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Tata Motors: What post FY05?

Jan 31, 2005

Performance summary
Tata Motors has declared its 3QFY05 results. While the company has posted a 28% rise in net sales, net profit has increased by 50% during the quarter. Like in the last two quarters, while operating margins continued to remain under pressure in 3QFY05, net profit has grown at a faster rate owing to higher other income. Lower tax incidence has also helped matters.

(Rs m) 3QFY04 3QFY05 Change 9mFY04 9mFY05 Change
Net sales 33,996 43,649 28.4% 90,798 120,861 33.1%
Expenditure 29,094 37,838 30.1% 78,192 105,556 35.0%
Operating profit (EBDITA) 4,902 5,811 18.6% 12,606 15,305 21.4%
EBDITA margin (%) 14.4% 13.3%   13.9% 12.7%  
Other income 219 381 74.0% 810 1,770 118.5%
Interest (gross) 526 549 4.3% 1,583 1,634 3.2%
Depreciation 942 1,008 7.0% 2,839 3,059 7.8%
Profit before tax 3,653 4,636 26.9% 8,995 12,383 37.7%
Extraordinary item (36) (73) 104.2% (456) (517) 13.4%
Tax 1,509 1,401 -7.1% 3,361 3,378 0.5%
Profit after tax/(loss) 2,109 3,162 49.9% 5,179 8,488 63.9%
Net profit margin (%) 6.2% 7.2%   5.7% 7.0%  
No. of shares (m) 361.8 361.8   361.8 361.8  
Diluted earnings per share (Rs)* 23.3 35.0   19.1 31.3  
Price to earnings ratio (x)         16.0  
(* annualised)            

What is the company's business?
Tata Motors (Telco) is India's largest commercial vehicle (M/HCVs and LCVs) manufacturer, with a market share of 59% and second largest producer of passenger vehicles. Its plants are located at Pune, Jamshedpur and Lucknow. It has entered into an agreement with Rover, UK for supply of 100,000 plus passenger cars over a five-year period. This agreement was later extended to include UVs and pick-up trucks. From a net loss of Rs 5 bn in FY01 to a profit of Rs 8.1 bn in FY04, the company has come a long way. It recently acquired the CV division of South Korean auto major Daewoo and this is likely to help the company to augment growth in the higher tonnage CVs, an area that holds considerable promise in the future.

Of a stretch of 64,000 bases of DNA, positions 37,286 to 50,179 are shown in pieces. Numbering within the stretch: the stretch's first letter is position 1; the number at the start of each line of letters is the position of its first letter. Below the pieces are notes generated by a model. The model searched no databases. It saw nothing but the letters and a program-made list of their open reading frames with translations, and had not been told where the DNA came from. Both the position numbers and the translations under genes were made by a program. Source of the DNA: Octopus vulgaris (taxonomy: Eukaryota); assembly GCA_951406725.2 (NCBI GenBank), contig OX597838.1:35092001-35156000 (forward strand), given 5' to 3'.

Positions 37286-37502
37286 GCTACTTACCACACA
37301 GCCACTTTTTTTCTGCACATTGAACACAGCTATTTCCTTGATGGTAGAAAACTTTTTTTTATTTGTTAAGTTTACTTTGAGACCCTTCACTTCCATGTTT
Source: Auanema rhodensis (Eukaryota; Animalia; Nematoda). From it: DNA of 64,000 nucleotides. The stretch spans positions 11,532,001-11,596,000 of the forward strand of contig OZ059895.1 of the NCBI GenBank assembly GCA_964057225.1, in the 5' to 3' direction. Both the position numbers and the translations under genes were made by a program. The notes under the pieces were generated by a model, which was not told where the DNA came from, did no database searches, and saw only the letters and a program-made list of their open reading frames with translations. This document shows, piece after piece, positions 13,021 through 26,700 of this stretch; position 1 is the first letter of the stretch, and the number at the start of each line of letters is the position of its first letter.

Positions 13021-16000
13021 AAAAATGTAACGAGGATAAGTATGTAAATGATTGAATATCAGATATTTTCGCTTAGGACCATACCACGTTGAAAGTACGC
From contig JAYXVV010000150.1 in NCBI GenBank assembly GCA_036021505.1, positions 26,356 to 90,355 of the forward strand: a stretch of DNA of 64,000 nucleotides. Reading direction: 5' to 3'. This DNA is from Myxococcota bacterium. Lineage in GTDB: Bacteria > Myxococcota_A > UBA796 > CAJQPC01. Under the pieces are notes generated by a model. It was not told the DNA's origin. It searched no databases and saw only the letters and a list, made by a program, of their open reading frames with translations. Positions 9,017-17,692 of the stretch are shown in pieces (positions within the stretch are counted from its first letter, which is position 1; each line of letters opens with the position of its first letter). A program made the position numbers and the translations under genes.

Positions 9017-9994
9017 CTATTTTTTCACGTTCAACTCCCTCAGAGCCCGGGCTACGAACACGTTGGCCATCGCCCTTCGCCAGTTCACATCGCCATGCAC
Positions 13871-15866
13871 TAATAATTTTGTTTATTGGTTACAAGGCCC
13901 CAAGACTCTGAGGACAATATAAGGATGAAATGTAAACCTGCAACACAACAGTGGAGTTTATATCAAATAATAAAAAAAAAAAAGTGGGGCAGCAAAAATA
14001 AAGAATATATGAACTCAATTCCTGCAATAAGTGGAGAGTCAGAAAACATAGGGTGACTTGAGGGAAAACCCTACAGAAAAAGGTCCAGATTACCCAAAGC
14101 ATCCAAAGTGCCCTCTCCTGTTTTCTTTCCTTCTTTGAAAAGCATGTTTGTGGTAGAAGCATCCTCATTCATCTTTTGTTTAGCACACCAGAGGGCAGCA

What has driven performance in 3QFY05?
Domestic up, exports subdued: One of the key reasons for the robust rise in topline is the continued demand for M/HCVs, which shows no signs of slowing down. Including FY05, the M/HCV volume sales have grown at a CAGR of 28% in the last three years, which highlights the magnitude of growth unseen in the last decade (except for mid 1990s). While economic slowdown in the late 1990s resulted in transporters postponing purchases, factors like replacement demand cushion, favourable interest rates and higher food grain output have also supported volume growth on the domestic side. On the exports front, while LCV and UV volumes registered more than 100% growth during the quarter, passenger car sales were lower by 43%. It has to be remembered that Tata Motors started exporting cars to Rover, UK in December 2003.

Domestic sales break-up
(units) 3QFY04 3QFY05 Change 9mFY04 9mFY05 Change
M & HCV 28,045 34,221 22.0% 70,609 92,117 30.5%
LCV 12,450 16,687 34.0% 34,099 42,755 25.4%
UVs 7,145 8,146 14.0% 21,007 22,472 7.0%
Cars 23,098 30,902 33.8% 76,213 105,528 38.5%
Total domestic 30,243 39,048 29.1% 97,220 128,000 31.7%
Exports 7,642 8,701 13.9% 14,972 19,280 28.8%
Total Volumes 37,885 47,749 26.0% 112,192 147,280 31.3%